Trish Regan:               And then, what would happen? I mean, again… ELAN tried this in France, and everybody left. You mentioned Latin America as we were talking about, “Everybody’s left. You’re not a taxpayer in Argentina anymore.” Venezuela for that matter. That is, if Venezuela didn’t get everything from you already. But how do you – I mean, would you actually see a scenario, do you think, where people would say, “You know what? To heck with this. I’m going to find somewhere else to live”? Or is it already so challenging? I mean, right now if you say, “I want to give up my American citizenship and move to a tax-free shelter,” it’s not that easy, and they’ll take a good percentage of whatever wealth you’ve accumulated thus far.

 

Conrad Black:            Well, they’ll do it now because other countries will cooperate. But if you had large numbers of Americans seeking a tax refuge – in other words, jurisdiction where they could simply decamp to that place and not have that jurisdiction carry out American wishes in terms of the seizing money or, if need be, forcibly returning the individuals, the tax fugitives… if you had enough of them, you’d get countries – and France would be one of the first, by the way, who would say, “Well, we accept these people. They are tax refugees. They are fugitives from fiscal injustice.”

“And you, the U.S. Treasury and Justice Departments, get lost with your warrants.” They would treat the United States on that issue the same way they treated them in their shameful attempt to extradite Roman Polanski. They made it clear to Switzerland if they extradited them, Switzerland would not export one cent of goods or services to the European Union after that. So needless to say, the Swiss as usual did the economically sensible thing. I mean, there are limits to American extraterritoriality.

And they can only get away with the kind of thing you’re talking about because the numbers of people fleeing the jurisdiction are not humorous. But if all of a sudden you had 10,000 dissenting millionaires and billionaires and multibillionaires banging on the jurisdictional door of, let us say, France, do you think the franc would say, “Oh, no. We can’t let you in. You’re going to have to pay your taxes to the Americans”? Of course they wouldn’t. It would serve the United States right if they were stupid enough to do that.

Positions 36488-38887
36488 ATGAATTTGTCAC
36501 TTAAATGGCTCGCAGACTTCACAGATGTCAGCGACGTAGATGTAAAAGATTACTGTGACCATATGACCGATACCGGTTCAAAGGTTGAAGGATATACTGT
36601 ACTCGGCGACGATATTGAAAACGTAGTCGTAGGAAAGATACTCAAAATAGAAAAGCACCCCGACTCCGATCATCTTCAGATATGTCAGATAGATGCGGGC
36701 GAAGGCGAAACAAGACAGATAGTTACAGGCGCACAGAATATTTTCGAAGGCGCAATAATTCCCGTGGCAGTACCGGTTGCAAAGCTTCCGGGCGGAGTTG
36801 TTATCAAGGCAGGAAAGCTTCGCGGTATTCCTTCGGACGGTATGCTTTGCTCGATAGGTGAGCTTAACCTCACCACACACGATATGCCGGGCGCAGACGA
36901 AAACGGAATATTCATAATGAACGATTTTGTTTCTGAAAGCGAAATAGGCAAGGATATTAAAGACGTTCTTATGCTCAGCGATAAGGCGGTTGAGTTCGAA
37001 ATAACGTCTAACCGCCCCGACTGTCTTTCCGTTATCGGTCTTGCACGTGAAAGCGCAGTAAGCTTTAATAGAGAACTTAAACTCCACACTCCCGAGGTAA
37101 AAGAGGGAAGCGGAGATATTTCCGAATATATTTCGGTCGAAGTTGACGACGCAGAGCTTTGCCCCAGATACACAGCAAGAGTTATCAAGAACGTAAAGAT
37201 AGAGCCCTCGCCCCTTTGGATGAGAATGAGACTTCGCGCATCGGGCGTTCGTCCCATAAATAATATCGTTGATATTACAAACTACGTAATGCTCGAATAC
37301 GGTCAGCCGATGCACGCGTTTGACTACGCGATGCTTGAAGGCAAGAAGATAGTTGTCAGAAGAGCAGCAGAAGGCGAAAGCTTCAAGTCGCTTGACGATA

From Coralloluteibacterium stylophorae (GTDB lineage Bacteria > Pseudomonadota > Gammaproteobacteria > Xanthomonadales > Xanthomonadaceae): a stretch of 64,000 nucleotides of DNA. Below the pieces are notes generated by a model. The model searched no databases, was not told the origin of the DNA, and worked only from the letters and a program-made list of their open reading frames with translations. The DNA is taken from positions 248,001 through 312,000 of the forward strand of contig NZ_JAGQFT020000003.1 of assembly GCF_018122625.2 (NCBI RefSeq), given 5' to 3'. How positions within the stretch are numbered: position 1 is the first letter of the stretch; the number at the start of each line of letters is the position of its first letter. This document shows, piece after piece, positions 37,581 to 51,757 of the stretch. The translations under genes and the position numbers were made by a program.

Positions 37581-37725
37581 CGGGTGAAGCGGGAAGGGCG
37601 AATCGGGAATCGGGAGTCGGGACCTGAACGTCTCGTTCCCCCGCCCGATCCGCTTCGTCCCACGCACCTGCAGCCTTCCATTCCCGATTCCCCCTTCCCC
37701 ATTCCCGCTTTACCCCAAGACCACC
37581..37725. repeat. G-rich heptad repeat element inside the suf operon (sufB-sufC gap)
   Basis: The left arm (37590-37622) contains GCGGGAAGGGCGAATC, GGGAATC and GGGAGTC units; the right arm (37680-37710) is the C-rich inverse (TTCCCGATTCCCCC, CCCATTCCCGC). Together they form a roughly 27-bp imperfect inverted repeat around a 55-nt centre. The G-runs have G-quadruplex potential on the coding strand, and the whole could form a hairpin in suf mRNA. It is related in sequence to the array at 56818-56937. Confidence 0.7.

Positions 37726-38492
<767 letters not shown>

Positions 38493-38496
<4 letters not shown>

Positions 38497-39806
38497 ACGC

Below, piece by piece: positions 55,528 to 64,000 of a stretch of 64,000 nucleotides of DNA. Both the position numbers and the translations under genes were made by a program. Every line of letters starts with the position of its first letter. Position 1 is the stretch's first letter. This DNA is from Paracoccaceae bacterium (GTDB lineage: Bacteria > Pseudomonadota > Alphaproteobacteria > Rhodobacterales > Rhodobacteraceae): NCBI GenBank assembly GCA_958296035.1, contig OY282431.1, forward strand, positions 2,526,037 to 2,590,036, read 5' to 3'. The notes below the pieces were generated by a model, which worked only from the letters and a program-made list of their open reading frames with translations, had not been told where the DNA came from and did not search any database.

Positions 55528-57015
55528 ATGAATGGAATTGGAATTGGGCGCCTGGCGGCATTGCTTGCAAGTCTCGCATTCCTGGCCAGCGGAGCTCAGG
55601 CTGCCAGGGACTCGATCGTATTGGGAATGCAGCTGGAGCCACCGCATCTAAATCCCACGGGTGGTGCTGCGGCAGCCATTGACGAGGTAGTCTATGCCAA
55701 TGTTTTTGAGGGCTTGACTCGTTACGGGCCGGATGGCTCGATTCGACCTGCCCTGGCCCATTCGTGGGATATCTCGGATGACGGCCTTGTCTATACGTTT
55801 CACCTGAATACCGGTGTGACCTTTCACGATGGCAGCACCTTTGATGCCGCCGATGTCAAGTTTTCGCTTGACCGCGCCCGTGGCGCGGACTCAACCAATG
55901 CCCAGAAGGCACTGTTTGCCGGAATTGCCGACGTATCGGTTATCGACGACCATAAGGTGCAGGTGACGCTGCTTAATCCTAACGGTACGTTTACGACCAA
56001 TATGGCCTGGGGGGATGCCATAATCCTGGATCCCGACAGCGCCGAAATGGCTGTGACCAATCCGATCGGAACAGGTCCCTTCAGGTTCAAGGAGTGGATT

Trish Regan:               Interesting. Interesting. By the way, Switzerland doing the economically sensible thing – I mean, that’s one country where you can’t just exactly immigrate into. I mean, again – going back to the minimum wage and issues of immigration, we’re unique, right? In that, for some reason, we’re much more willing than so many of these countries that I think the Left kind of looks up to – right, these European nations – that make it much, much harder to even be there in the first place.

But let me just turn to what we’re seeing on a political level both in New York and then also I want to turn nationwide to the Republican Party. But Cuomo is certainly stepping in it. And it seems that his days are increasingly numbered. One of the things that have struck me, Lord Black – and these are allegations, and who knows? I think that there’s something kind of inherently unfair about allegations and just tearing anybody down. But if they’re true, then the guy’s a real schmuck.

And if they’re true, and you don’t have the – regardless if they’re true or not, you don’t have people on the Left… like, where’s Kirsten Gillibrand? Where’s Hillary Clinton? Where are the women that have spoken up for the rights of other women on this issue? I mean, I guess it once again is sort of showcasing how splintered we are and how it’s never really about the issues., which is pretty disappointing. But it’s never about the issue. It’s about politics and sides. And you know I don’t love AOC, but I give the woman credit because she’s at least said, “Look. We need to have an investigation into what happened or what didn’t with Cuomo.”